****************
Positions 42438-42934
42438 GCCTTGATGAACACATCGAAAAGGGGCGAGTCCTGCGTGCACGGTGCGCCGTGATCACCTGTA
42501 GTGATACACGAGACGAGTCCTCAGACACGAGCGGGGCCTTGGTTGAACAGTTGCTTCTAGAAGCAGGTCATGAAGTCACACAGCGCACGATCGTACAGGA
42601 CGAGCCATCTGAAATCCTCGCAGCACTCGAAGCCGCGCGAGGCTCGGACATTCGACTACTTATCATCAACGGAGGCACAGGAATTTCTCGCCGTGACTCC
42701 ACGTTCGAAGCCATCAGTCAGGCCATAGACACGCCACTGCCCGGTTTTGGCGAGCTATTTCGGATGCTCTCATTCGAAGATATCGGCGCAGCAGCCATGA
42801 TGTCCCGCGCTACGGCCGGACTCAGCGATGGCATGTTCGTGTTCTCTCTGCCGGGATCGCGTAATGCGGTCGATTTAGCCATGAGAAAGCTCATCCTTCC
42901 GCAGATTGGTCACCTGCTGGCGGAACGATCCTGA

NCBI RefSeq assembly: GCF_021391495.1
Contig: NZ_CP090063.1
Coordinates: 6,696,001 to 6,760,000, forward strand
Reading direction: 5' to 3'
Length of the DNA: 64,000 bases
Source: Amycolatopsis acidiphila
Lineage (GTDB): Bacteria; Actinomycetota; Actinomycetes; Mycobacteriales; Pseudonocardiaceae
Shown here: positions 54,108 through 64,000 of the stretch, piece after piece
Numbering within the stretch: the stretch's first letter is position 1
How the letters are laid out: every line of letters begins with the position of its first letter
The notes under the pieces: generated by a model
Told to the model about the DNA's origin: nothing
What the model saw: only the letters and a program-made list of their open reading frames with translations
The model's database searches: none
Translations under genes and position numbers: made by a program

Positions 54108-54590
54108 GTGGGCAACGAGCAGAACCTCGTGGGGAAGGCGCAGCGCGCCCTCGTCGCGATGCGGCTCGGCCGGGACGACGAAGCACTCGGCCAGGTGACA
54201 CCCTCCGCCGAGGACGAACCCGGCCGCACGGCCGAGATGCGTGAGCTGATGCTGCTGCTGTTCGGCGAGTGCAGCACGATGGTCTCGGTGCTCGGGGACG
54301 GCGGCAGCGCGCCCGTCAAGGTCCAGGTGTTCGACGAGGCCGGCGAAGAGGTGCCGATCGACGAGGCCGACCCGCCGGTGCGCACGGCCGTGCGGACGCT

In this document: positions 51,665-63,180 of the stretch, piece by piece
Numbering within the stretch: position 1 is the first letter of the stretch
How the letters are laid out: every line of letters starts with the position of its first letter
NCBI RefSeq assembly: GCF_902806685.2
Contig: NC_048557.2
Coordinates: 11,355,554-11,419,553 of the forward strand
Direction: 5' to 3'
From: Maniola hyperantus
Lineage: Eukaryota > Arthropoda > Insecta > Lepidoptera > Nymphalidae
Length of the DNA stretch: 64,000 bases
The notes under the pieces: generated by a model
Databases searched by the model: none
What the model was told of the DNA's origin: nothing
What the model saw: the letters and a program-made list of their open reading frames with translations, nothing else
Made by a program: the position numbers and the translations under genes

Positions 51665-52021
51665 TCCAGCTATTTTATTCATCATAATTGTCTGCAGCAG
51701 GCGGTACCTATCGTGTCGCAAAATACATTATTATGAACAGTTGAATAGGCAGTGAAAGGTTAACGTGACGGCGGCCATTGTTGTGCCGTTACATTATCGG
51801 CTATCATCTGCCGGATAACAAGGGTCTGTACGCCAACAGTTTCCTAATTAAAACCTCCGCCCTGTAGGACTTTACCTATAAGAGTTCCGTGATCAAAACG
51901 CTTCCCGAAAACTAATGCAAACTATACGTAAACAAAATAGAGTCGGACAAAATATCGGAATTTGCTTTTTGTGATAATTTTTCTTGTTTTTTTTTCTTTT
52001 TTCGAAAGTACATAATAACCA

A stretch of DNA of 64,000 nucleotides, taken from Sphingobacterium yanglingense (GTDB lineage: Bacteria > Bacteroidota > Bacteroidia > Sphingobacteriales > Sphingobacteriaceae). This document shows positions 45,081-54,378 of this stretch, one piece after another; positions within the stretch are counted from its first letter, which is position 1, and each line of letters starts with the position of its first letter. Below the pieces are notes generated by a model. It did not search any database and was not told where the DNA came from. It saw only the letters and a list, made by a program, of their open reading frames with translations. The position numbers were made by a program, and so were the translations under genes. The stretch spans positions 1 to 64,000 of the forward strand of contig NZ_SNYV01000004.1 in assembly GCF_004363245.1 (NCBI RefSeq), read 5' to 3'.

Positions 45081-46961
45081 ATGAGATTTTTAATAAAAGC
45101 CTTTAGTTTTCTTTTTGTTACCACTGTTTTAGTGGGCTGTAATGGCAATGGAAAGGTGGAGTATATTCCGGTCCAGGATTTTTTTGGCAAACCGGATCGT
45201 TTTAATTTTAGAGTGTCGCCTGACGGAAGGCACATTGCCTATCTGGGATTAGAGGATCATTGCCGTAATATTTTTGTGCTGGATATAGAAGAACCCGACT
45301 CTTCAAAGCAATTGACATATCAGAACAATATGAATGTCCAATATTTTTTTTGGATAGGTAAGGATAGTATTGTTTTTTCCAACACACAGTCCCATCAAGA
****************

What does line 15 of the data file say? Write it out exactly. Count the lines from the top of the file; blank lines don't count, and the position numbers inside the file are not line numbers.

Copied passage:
Shown here: positions 54,108 through 64,000 of the stretch, piece after piece